Personally I walked through the galleries with mixed feelings. Creating more space means displaying fewer artifacts. The crowded cases filled with dozens of figurines or amulets are gone, replaced by displays showing single pieces or at most half a dozen. As one of my friends complained, this slants the displays towards the best objects, while the more day-to-day objects familiar to the common people aren’t represented. She also pointed out that you lose the chance to compare typology, how the appearance of artifacts change over space and time.

On the other hand, the new galleries are definitely a more user-friendly experience. All the objects for which the galleries were famous are still there, like the phallic statue of the god Min, the Shrine of Taharqa and a Roman-era female mummy complete with golden tits. While obsessive archaeology buffs will be a bit disappointed with the new look, most visitors will find it a pleasant change.

All photos courtesy copyright Ashmolean Museum, University of Oxford.

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Travel Dilemma: Old Favorite Or Someplace New?

travel
I’ve just spent four days in London, where I saw friends and did some work before heading up to Oxford for two weeks. My family and I do this every Easter and summer. It’s good for my kid’s English (we live most of the year in Spain) and my wife and I both have plenty of work to do up here.

While I love these regular trips, there’s always a nagging pressure in the back of my head to travel to someplace new. We could just as easily spend Easter in Tunisia. In fact, it would be cheaper! Then there’s that hike I’m planning in Scotland for September. While I love hiking in Scotland, why not do that hike in Montenegro like I’ve been talking about?

Or I could skip the hike and take a slow boat up the Gambia River, or visit the pyramids of the Sudan. The world is big and my time is finite. Should I really be going back to the same place over and over again?

Gadling’s own Annie Scott came up with ten reasons you must revisit. Her reason #10 is the most important one: “to check in on friends.” We’ve been coming to Oxford and London regularly enough that they aren’t so much trips as they are homecomings. I wouldn’t want to sacrifice that for the sake of simply seeing new sights. Even going somewhere a second time, like I did when I revisited Harar last year, allows you to look up old acquaintances and turn them into friends.

Revisiting a familiar place has so many rewards… and yet the rest of the world beckons.

It’s a constant struggle. Some places like Oxford, I won’t let go, since they’re a part of my wife and son’s lives too. Harar I also don’t want to let go, but that’s my own thing and an expensive thing at that. The rest is a delicate balancing act, one that I feel I’m never getting entirely right.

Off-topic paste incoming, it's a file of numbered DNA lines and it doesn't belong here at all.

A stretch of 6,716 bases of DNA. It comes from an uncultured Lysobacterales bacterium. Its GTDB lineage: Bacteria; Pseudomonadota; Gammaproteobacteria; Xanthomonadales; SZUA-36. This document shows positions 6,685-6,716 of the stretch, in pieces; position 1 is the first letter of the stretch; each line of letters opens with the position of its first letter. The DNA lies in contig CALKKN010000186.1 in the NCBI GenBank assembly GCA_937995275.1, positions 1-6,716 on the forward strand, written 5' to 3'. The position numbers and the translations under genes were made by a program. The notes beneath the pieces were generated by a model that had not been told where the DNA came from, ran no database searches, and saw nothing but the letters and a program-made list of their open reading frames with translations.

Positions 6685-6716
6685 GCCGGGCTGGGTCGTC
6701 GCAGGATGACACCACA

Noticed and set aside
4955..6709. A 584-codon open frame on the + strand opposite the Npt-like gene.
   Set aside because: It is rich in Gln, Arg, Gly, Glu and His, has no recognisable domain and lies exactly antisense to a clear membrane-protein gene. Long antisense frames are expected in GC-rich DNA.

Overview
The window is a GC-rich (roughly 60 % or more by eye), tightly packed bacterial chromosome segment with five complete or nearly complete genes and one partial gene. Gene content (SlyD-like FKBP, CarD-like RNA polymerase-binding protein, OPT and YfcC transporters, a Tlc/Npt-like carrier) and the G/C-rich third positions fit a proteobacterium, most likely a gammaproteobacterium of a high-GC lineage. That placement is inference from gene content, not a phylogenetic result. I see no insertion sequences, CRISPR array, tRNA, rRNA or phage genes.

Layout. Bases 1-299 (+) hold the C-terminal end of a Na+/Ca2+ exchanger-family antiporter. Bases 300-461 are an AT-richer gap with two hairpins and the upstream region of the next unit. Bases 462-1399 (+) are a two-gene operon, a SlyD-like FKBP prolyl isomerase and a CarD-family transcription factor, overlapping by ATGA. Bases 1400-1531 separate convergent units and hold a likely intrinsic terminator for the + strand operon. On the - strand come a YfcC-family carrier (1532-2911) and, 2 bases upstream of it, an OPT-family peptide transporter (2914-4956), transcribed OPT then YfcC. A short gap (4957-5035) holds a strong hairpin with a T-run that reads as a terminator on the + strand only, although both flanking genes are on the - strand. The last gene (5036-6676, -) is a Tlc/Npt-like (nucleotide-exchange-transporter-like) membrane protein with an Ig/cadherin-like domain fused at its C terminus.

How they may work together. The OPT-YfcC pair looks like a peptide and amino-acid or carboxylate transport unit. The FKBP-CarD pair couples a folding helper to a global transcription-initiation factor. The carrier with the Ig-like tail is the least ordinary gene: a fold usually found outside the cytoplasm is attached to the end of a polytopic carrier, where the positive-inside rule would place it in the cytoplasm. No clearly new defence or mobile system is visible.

So do you prefer to travel to a new place or an old favorite? Take our poll and share more of your thoughts in the comments section!

Photo courtesy Archibald Ballantine. No, that’s not me with the map.

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Britain’s Heritage Cities are ready for visitors


Britain's Heritage Cities are ready for visitors


Thanks to the London Olympics, which will open on July 27, and the Queen’s Diamond Jubilee, 2012 is expected to be a boom year for tourism in Great Britain. In the hopes of capitalizing on this trend, six historic cities have teamed up to get noticed by travelers intent on venturing beyond the English capital.

Bath, Carlisle, Chester, Oxford, Stratford-Upon-Avon, and York, Britain’s so-called Heritage Cities, are trying to lure tourists with eight itineraries that explore their shared history. The Literary, Visual and Performing Arts tour, for example, takes in Oxford, Bath, and Stratford with stops at the Royal Shakespeare Theatre and the Bodleian Library, the model for Hogwarts Library in the ‘Harry Potter’ series. Meanwhile, travelers interested in England’s North Country may want to follow the Great Castles, Stately Homes, and Gardens tour, which visits three countries (England, Wales, and Scotland) and three Heritage Cities (Carlisle, Chester, and York), and includes stops at a 12th century castle, the homes of Beatrix Potter and William Wordsworth, and sections of Hadrian’s Wall.

Beyond exploring these cities in a package tour, Britain’s Heritage Cities website offers a glimpse of the top 10 attractions in each town. Did you know that York is considered the most haunted city in Europe? Or, that the city of Chester still carries on the medieval tradition of town criers? The most oh-so-British traditions and folklore live on in these Heritage Cities, so it may be worth checking them out while the past is still present.